A note about clam selection: large cherrystone clams are the most impressive visually (and require more bacon, which is always a bonus), but large clams aren’t for everyone. They can be intimidating and a little bit tough to chew. If you’re feeding a mixed group and you’re not sure if everyone is a clam lover, stick with the littlenecks. If you have trouble shucking the clams, steam them for about a minute in a shallow water bath until they just open, then use a knife to cut the two muscles on each side of the clam holding the shell together.

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Mussels with Sausages, Onions and Fennel

This is a pleasing, rustic, one-pan dish that makes a weekday dinner feel like a French party in the country. Have you been to a French party in the country? I have and they are no joke, my friends. Always bring a buddy. So, I was already mixing up a batch of no-knead bread when I came across this recipe. I thought it would be perfect on a rainy Summer night. It’s comfort food, for sure, but not as heavy or labor-intensive as a stew or a braise. In Maine, you need warming, reassuring foods all throughout the year. This in-the-oven technique is a way to cook mussels I had not tried, and it works quite well. You may need to give a stir halfway through the second five minutes, to be sure that the mussels are cooking evenly and opening. The bread toasts and browns on one side and soaks up/keeps in all the lovely wine and broth and fat from the olive oil and sausages. I used spicy sausages and added red pepper flakes because I like to live dangerously. There is a hint of sweetness from the fennel and onions – I love the way the vegetables kind of melt. The sky was pouring rain as I cooked and then when I set the skillet on the table the clouds parted and the sky showed patches of blue –  so we opened up the patio doors to let in the evening breeze.

Mussels with Sausages, Onions, and Fennel
Adapted from a recipe in Bon Appetit

Ingredients:

  • 1 tablespoon olive oil, plus more for drizzling
  • 2 sweet or hot Italian sausages
  • 1/4 fennel bulb, thinly sliced
  • 1/4 white onion, thinly sliced
  • 3 garlic cloves, finely chopped
  • Palmful of red pepper flakes (optional)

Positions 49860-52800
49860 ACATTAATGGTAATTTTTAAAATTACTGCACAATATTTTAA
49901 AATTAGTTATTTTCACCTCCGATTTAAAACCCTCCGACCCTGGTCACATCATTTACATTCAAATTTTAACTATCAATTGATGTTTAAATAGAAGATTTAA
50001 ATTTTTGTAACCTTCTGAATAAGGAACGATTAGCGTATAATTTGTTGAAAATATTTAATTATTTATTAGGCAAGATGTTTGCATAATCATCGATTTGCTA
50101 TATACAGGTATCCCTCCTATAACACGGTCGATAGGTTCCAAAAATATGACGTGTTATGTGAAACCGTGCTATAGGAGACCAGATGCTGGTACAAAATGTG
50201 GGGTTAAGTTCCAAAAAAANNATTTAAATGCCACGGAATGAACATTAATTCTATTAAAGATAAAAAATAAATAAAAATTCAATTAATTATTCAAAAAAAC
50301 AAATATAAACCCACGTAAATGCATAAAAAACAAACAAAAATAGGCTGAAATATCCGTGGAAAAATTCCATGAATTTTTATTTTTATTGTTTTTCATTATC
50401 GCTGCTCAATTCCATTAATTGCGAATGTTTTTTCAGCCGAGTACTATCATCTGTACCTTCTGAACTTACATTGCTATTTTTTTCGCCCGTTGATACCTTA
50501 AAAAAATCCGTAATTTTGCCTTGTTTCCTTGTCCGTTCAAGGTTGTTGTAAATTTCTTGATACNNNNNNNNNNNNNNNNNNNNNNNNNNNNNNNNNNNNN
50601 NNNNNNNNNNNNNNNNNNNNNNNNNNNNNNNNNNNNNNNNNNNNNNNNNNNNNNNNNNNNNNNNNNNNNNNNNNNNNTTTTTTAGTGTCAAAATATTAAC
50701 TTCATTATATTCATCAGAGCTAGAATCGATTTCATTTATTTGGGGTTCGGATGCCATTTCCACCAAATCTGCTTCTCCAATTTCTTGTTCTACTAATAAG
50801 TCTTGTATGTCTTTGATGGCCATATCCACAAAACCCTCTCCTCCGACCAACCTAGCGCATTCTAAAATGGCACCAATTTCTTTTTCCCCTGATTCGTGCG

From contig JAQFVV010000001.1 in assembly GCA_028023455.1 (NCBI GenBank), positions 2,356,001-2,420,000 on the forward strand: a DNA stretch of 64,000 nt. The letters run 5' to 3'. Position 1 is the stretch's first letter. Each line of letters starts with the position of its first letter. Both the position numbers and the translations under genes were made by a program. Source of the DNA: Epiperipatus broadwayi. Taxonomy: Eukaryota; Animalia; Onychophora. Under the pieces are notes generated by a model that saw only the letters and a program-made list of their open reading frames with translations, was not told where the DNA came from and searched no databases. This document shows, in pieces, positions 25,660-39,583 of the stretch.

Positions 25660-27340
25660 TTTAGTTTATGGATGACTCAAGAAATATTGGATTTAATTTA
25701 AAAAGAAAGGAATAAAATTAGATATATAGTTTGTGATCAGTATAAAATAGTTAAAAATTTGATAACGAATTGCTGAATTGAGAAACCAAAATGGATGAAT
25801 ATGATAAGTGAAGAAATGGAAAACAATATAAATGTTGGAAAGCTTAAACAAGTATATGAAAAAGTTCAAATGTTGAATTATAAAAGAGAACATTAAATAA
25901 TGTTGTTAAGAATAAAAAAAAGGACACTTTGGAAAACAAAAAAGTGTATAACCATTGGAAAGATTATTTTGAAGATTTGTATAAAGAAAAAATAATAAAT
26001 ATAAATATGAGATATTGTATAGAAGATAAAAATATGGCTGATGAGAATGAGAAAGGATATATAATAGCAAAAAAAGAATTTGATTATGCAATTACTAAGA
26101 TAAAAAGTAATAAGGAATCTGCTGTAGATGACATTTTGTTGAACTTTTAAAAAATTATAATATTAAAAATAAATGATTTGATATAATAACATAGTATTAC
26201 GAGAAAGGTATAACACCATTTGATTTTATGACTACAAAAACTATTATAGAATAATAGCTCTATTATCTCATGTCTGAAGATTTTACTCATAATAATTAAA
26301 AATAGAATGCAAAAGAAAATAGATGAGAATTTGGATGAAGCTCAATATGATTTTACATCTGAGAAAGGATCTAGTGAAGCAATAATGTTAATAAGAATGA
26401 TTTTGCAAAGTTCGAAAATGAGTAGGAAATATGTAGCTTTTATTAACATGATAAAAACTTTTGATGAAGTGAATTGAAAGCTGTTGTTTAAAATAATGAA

• 1 cup dry white wine
  • 1 lb mussels, cleaned and debearded
  • 3-4 slices thick, crusty bread
  • Kosher salt, to taste
  • Squeeze of lemon

Method:

Preheat oven to 450 degrees F. Puncture sausages with a fork. In a deep, oven-proof skillet brown sausages in olive oil. Add fennel, onions, garlic and red pepper flakes, salt and saute briefly. Add 1/2 cup wine, cover and simmer, about ten minutes. Add mussels and the rest of the wine to the pan; transfer pan to the oven and roast for five minutes. Arrange bread slices so that they cover the mussels and cook for another five minutes, or until all/most of the mussels are open. (Don’t eat those that didn’t!) Drizzle bread with a little olive oil, squeeze lemon over everything, serve with the rest of the wine.

Broccoli Rabe, Spicy Sausage, and Ricotta on Garlic-Rubbed Bread

If you haven’t been in Maine this week, you are missing out on magic. Whatever the cause, it has been undeniably wonderful to be warm all the through, to hear birds chirp, to watch grass turn green and trees bud and shoots come up from the earth, almost overnight. At least, that’s how it looks from here. We’ve been out working on the farm, pulling up dead leaves, making room for new things to grow. We’ve built a fire at night and looked up at the stars. We brought the baby outside to squint in the sunlight and meet the goats. We’re eating outside on the patio. In this dish, the creamy ricotta cools the heat of the sausage and the broccoli rabe falls somewhere between healthy and heavy –  in short, a perfect dinner for this very early spring.

Broccoli Rabe, Spicy Sausage, and Ricotta on Garlic-Rubbed Bread
Adapted from a recipe by Rachael Ray; Serves 2

Ingredients:

  • 2 links spicy Italian sausage
  • 1 head broccoli rabe
  • 3 tablespoons olive oil
  • 3 cloves garlic, 2 thinly sliced, 1 halved
  • Red pepper flakes
  • 1 cup ricotta
  • 1/4 cup whole milk
  • Toasted slices of crusty bread
  • Kosher salt and freshly ground pepper
  • Parsley
  • Squeeze of lemon

Method: